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Brandeis University's Community Newspaper — Waltham, Mass.

Altered Consciousness: Obama leads to decline in U.S. power

Published: February 18, 2011
Section: Opinions

Since President Obama took office, American influence and credibility abroad has declined, and the United Staates has, for better or worse, started to play a less dominant role in global affairs.

Nowhere has this been more evident than in Egypt. President Obama’s response to the crisis unfolding in this country was schizophrenic. Initially, his administration, underestimating the size and force of the protests against the regime in power, called Hosni Mubarak a good friend and ally of the United States. Then, they completely reversed policy, and demanded free elections and an immediate transition of power. Subsequently, they backtracked, and advocated for a more gradual cultivation of democratic institutions and civil society under the guidance of the Egyptian military.

Yet in the end words didn’t matter and American posturing made little to no difference in the course of events that pursued. Mubarak abdicated, the Egyptian people rejoiced, and only time will tell what the political and economic fate of the country will be. The signals that this course of events, as well as the Tunisian regime change, sends to our other allies in the region that depend on us, such as Saudi Arabia, Jordan and Yemen, are not positive.

The demonstrable limits of American influence under President Obama, however, don’t end at Tahrir Square. Consider the case of Lebanon: The United States had allied itself with the moderate coalition of Prime Minister Saad Hariri. Minutes after Hariri met with Obama at the White House, 11 ministers allied with Hezbollah withdrew from the cabinet. Subsequently, the Shiite terrorist group selected to be the new prime minister a puppet, Najib Mikati, who opposes the Special Tribunal in Lebanon, which is expected to indict members of Hezbollah for the assassination of former Prime Minister Rafik Hariri.

Not only in this situation was the United States unable to leverage its influence to prevent the government’s collapse, but in fact the U.S. alliance ultimately served as a liability for Saad Hariri. Expect a renewed stretch of civil war, instability and terror in the Levant.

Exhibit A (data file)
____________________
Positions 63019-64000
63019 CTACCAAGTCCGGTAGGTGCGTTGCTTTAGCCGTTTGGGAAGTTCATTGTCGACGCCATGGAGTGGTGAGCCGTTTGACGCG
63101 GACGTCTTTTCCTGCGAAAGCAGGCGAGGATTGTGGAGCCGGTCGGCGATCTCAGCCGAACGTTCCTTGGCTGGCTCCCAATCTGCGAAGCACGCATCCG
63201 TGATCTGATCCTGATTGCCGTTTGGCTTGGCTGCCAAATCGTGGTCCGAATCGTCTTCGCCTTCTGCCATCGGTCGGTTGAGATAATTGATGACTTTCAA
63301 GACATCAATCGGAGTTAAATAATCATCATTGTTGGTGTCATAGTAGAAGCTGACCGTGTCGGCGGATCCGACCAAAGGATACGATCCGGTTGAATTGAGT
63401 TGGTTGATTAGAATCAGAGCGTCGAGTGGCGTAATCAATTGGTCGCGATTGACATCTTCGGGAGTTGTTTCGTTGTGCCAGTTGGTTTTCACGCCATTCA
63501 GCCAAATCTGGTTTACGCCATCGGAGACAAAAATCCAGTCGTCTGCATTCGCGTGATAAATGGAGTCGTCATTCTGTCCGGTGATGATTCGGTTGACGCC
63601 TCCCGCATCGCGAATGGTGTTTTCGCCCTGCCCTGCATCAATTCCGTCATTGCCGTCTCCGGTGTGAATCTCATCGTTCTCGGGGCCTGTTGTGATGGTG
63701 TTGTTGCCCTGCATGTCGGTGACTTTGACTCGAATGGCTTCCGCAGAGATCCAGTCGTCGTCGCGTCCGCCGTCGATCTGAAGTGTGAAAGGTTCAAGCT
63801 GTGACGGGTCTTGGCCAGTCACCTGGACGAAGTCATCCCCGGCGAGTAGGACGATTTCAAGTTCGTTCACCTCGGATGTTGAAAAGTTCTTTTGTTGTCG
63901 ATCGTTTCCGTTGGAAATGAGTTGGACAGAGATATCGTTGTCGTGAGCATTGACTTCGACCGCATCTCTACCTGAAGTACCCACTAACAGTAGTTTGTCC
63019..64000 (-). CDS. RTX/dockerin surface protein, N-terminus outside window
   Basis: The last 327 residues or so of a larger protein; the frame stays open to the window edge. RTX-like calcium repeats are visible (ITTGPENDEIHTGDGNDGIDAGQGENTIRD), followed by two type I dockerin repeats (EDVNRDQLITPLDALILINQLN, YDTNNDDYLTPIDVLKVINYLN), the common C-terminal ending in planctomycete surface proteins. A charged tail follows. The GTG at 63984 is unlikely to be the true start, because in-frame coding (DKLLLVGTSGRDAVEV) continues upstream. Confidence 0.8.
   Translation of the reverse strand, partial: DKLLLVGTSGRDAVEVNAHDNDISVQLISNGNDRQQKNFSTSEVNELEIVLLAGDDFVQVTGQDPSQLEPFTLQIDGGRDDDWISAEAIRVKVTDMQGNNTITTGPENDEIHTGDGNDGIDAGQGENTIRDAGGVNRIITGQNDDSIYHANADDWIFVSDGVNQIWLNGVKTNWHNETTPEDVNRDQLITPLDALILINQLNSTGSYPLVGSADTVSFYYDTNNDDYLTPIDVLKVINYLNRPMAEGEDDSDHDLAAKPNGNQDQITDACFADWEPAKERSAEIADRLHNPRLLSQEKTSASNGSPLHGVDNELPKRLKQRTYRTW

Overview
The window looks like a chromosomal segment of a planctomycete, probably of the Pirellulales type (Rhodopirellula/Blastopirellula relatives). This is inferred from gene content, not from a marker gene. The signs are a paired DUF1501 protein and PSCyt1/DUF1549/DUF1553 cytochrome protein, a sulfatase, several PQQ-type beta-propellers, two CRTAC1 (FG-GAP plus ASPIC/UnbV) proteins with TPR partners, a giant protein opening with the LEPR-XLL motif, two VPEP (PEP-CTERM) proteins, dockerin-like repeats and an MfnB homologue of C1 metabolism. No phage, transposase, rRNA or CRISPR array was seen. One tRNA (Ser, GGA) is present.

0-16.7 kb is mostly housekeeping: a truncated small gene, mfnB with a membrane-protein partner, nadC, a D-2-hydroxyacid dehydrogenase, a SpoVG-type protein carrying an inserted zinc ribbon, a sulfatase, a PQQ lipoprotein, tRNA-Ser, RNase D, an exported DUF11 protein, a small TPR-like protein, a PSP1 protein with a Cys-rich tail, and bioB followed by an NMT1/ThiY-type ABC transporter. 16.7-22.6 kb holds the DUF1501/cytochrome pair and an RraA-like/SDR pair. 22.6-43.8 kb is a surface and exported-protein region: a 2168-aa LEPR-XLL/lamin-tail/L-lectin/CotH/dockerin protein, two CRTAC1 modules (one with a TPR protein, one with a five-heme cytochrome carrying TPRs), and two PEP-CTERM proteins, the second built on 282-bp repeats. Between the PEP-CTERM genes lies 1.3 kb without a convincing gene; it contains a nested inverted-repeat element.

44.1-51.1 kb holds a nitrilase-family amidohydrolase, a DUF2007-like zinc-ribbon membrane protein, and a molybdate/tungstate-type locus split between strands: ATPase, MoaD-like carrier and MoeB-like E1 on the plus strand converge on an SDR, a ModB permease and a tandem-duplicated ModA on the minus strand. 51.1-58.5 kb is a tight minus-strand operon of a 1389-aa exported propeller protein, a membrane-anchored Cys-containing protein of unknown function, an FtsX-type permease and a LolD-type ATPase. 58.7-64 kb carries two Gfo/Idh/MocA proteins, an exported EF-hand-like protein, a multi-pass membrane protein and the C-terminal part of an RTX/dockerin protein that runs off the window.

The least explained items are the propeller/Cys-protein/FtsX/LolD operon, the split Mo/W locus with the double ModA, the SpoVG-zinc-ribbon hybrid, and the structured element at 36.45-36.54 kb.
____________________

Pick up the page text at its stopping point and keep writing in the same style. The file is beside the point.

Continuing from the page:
Other examples abound of a decline in U.S. influence abroad. Within the upcoming year, American troops will completely withdraw from Iraq, leaving it at the mercy of Iran, Al-Qaeda and other Islamist extremists. The United States has sent signals to Afghanistan, Pakistan and the Taliban that its presence in Central Asia will be short-lived and that it lacks resolve. Turkey has turned eastward and has begun acting against America in the region. The Obama administration has not in any way altered Syria and Iran’s behavior, and has only legitimated these regimes and encouraged their behavior through appeasement efforts, such as the nomination of an ambassador to Syria and the failure to support the Green Movement. The United States has not made a bit of difference during the last two years on the Israeli-Palestinian dispute. Additionally, Defense Secretary Robert Gates and the 2012 budget ravage the defense department for savings.

Who will take advantage of this vacuum? Certainly Iran, which is making more progress than ever on its quest for regional hegemony, will take advantage. Russia detects weakness and continues its irredentist foreign policy in the Caucuses and Eastern Europe. China clearly does not fear America; while it represses its citizens and threatens countries like Japan, India and Taiwan, Obama invites Hu Jintao over for an official state dinner.

To some degree, a lot of this is inevitable. The United States suffers from a 9 percent unemployment rate, massive debt and deficits, an eroding manufacturing base, and other symptoms of economic malaise, resulting in a corresponding decline in power. Also, some of the events I mentioned, such as the Egyptian Revolution, were largely unavoidable and the United States can’t change everything to its liking. America is still, however, by leagues and bounds, the leading hegemonic power in the world. It is not in a state of interminable decline like Europe and Japan and, with sensible leadership and policies, its economy will ultimately recover.

For the sake of international stability, prosperity and security, the world still needs America’s presence, moral compass and guidance.

Instead of begrudgingly accepting a fate marked by deterioration in this country’s capabilities, the Obama administration needs to play the part and pursue policies that fulfill these global responsibilities.